Robin Green, rock-‘n-roll schrijver…

De naam Robin Green kende ik wel van The Sopranos. Samen met haar echtgenoot Mitchell Burgess schreef ze 17 afleveringen van de beste serie ooit. Nu hoorde ik op de podcast Talking Sopranos dat ze in de jaren ‘70 schreef voor Rolling Stone Magazine samen met o.a. Gonzo-journalist Hunter S. Thompson. Haar ervaringen uit die tijd staan beschreven in haar memoir ‘The Only Girl’. The Sopranos en Hunter S. Thompson? Dat is een boek voor mij.

En het viel niet tegen. Op 26 jarige leeftijd kwam Green op de Masthead van Rolling Stone te staan, als eerste vrouw. Het was in 1971, het jaar waarin Hunter S. Thompson’s Fear and Loathing in Las Vegas in twee delen in het magazine werd gepubliceerd, mijn favoriete boek aller tijden. Green hierover: ‘Hunter had been sent to Las Vegas to cover a motorcycle race, and when the magazine – ‘aggressively’ according to Hunter, rejected the pages – that story resulted in ‘Fear and Loathing in Las Vegas: A Savage Journey to the Heart of the American Dream’, published in two parts. The first as Hunter had written it, the second derived largely from taped hours of Hunter and Oscar Acosta’s muttering and raving, tapes that landed on the desk of newly hired Sarah Larin to be transcribed’.

En nog meer over Hunter: ‘His writing seemed like a new form as close to rock itself as writing gets. Unrestrained and Unrepressed, wild and reckless and high as a fucking kite. Hunter had found the perfect venue in Rolling Stone. Neither a glossy magazine with a two month lead time nor a newspaper with its limited space and linguistic leeway.’

Green, die altijd schrijver wilde worden, maakte haar debuut bij Rolling Stone met een verhaal over Marvel waar ze als secretaresse van Stan Lee had gewerkt. Ze kreeg 5 cent per woord wat haar 500 dollar opleverde, veel geld in die tijd. Nog belangrijker: ze werd vaste bijdrager aan Rolling Stone en het artikel werd haar eerste cover story. Later schreef ze een onthullend verhaal over Dennis Hopper, waarna haar naam als eerste vrouw aan de masthead van Rolling Stone werd toegevoegd. Haar Hopper-stuk werd in 1992 opgenomen in Movieline’s overzicht van de ‘Ten Interviews That Shook Hollywood’.

Het was een goede tijd voor de journalistiek. Zoals bekend van Hunter S. Thompson’s escapades betaalde het magazine alle onkosten, en dus waren Green en collega’s niemand iets verschuldigd. Ze konden niet makkelijk omgekocht worden door de PR-industrie en schreven wat ze wilden.

En het was een tijd waarin vrouwen voor hun rechten opkwamen. Green: ‘In this world, the world of rock and roll, men ran the show. They were the rock stars. The journalists and editors were men too. Even before that, in college, it was guys who’d been the ones to grab the microphones at sit-ins and demonstrations. A chick’s mandate: to be by their sides at the revolution, looking hip. Women were seeking equality. Hair under the armpits and getting sweaty. Have sex with everybody. Not out of promiscuity, but for freedom. There were no consequences yet. AIDS would not arrive until the 1980’s.’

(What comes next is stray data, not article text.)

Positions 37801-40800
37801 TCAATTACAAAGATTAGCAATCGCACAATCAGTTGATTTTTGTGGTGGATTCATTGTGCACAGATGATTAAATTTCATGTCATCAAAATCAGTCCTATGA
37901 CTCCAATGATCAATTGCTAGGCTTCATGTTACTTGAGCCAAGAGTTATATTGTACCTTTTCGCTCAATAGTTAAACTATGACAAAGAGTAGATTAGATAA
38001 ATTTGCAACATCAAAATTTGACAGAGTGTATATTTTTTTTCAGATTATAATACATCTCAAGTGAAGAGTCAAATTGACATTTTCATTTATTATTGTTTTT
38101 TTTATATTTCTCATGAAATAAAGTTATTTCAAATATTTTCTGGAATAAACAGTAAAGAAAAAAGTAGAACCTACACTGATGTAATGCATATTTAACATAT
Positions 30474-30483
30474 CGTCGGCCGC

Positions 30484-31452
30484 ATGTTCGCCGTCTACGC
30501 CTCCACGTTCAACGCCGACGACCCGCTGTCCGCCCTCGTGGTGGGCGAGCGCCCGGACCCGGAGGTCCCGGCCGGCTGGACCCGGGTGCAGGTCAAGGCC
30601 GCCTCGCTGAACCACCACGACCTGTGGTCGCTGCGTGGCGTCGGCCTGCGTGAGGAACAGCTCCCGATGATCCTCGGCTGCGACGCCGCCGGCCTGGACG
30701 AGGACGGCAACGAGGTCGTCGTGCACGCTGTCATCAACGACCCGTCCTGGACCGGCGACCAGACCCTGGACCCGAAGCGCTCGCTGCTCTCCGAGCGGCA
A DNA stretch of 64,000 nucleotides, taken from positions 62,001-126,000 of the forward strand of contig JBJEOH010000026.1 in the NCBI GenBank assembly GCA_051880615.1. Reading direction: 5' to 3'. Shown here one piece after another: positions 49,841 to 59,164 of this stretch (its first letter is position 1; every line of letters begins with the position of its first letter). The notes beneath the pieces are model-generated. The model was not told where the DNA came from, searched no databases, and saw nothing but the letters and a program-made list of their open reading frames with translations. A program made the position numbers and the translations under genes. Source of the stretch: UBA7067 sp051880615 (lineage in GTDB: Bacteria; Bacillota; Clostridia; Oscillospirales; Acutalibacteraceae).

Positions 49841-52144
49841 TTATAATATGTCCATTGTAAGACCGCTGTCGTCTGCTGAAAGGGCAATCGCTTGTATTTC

De tegencultuur waar ze onderdeel van werd wordt tegenwoordig misschien gezien als nogal puberaal, tegendraads gedrag, maar Green brengt hier tegenin dat er ook een hoop was om boos over te zijn in die jaren: Vietnam, Kennedy’s dood (twee keer), Nixon, Malcolm X, Martin Luther King… En niet te vergeten: de tragische dood van Jim, Janis en Jimi.

Na een periode van zo’n vijf jaar kwam er een einde aan haar carrière bij Rolling Stone. Ze had een verhaal geschreven over de kinderen van Bobby Kennedy, maar vond dat ze een journalistieke grens had overschreden door met Robert Kennedy Jr. naar bed te gaan. Hoofdredacteur Jann Wenner eiste het verhaal wat zij weigerde. Toen liet hij haar naam van de masthead verwijderen.

Jaren later na vele omzwervingen werd Green televisie-schrijver. Grappig dat ze bij The Sopranos terecht kwam, de eerste echte rock-‘n-roll sterren van de televisie. Ook bij dit andere culturele fenomeen was Green de enige vrouwelijke schrijver. Het laatste deel van het boek gaat over deze periode van haar leven en vond ik verreweg het interessantste. Over hoe ze David Chase ontmoette, het genie achter The Sopranos, en samen met haar man Mitchell in het schrijversteam terecht kwam. Over hoe ze haar eigen jeugdervaringen in de scripts verwerkte en over hoe de serie een fenomeen werd. En uiteindelijk, hoe Chase haar ontsloeg in het laatste seizoen omdat ze ‘de show niet zou begrijpen’. Het had iets met zijn moeder te maken, vermoed Green. Toch is er een happy ending voor de schrijver die nu in de zeventig is. Samen met haar man ontwikkelde ze de serie Blue Bloods, die nu al aan het twaalfde seizoen toe is.

Tegenover elk succesverhaal dat je leest staan vele verhalen over mislukking. In ‘The Only Girl’ is dat het verhaal van Robin’s jeugdvriendin Ronnie die keer op keer in een psychiatrisch ziekenhuis McLeans belandt, dat bekend is geworden door de film Girl, Interrupted. Later zou ze zelfmoord plegen. Green schrijft: ‘Life is strange in that way. Why is one in mental pain, and the other juicy, healthy and productive? Riding high.’ En ‘riding high’ heeft ze zeker gedaan. Dat weet ze met deze smakelijke memoires goed over te brengen.

Trailer: The Many Saints of Newark

The Many Saints of Newark (marketed with the subtitle A Sopranos Story) is an upcoming American crime drama film. It is directed by Alan Taylor and written by David Chase and Lawrence Konner as a prequel to Chase’s HBO crime drama series The Sopranos. The film stars Alessandro Nivola, Leslie Odom Jr., Jon Bernthal, Corey Stoll, Michael Gandolfini, Ray Liotta, and Vera Farmiga. Set in the 1960s and 1970s in Newark, New Jersey, using the 1967 riots in the city as a backdrop for tensions between the Italian-American and African-American communities, the film follows the teenage years of Tony Soprano and his mentoring by protagonist Dickie Moltisanti in the midst of a violent gang war his family is involved in. Dickie Moltisanti is the deceased father of Christopher Moltisanti in The Sopranos and is often referred to as a legend in the show. We will now finally find out if it really was the cop who killed Dickie or if Tony just made that up to form a stronger bond with Christopher.